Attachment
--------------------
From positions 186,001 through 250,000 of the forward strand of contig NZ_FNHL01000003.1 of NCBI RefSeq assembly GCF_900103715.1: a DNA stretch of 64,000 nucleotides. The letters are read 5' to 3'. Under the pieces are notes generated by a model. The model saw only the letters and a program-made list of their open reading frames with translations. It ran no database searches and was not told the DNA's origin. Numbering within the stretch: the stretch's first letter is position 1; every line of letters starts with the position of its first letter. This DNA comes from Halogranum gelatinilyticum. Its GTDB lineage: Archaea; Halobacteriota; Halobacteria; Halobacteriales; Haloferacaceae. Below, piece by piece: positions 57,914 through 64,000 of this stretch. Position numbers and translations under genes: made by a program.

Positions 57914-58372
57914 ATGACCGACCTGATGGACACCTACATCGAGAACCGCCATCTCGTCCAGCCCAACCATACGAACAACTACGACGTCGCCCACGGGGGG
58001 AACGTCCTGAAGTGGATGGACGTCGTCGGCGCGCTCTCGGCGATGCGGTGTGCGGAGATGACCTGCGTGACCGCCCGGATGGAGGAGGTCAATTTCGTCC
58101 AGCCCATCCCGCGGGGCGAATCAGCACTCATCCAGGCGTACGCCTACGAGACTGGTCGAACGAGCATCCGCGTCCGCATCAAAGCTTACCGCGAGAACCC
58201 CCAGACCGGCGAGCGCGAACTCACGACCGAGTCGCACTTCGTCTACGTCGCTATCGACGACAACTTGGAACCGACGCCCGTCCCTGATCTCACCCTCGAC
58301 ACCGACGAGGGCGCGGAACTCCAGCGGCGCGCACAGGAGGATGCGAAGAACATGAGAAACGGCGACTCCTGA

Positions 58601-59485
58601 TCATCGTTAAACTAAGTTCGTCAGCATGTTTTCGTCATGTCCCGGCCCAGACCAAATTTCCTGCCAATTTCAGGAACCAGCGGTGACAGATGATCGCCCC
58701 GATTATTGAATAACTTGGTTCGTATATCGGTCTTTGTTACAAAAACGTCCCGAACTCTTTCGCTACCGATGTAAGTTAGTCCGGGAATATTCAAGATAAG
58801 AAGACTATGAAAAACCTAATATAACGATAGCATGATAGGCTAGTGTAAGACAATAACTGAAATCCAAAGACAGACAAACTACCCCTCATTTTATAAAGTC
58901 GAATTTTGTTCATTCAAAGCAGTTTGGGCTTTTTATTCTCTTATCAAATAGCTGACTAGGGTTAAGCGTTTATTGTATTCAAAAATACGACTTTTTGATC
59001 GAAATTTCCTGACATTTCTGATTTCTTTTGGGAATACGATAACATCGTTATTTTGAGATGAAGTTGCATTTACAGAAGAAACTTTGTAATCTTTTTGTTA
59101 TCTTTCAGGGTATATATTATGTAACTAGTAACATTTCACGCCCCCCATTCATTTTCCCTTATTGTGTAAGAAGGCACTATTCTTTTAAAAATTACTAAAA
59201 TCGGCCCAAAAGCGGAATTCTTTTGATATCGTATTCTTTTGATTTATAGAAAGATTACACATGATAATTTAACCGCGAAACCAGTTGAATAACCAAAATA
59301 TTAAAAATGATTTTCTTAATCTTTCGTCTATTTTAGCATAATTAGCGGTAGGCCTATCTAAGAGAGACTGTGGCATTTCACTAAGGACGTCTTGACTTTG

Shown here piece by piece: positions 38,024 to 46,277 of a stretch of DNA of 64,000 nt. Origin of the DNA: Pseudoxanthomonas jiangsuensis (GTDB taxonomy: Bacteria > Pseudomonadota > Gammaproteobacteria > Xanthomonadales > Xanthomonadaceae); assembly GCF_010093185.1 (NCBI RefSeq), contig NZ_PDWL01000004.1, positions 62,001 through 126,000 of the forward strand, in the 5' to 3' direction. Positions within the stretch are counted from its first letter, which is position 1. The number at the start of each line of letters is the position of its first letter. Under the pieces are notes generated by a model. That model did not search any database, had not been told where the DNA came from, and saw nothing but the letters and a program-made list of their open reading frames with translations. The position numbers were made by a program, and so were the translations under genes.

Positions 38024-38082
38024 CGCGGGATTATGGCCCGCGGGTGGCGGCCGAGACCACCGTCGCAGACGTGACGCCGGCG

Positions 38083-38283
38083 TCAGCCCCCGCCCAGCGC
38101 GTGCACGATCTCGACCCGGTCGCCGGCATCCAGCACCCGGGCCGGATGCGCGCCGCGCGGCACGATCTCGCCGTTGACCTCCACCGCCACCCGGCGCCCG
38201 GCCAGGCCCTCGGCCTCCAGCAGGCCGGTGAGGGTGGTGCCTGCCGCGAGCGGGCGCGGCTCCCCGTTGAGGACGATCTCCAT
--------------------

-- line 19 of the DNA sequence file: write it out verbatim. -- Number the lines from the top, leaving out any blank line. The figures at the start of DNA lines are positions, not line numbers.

38024 CGCGGGATTATGGCCCGCGGGTGGCGGCCGAGACCACCGTCGCAGACGTGACGCCGGCG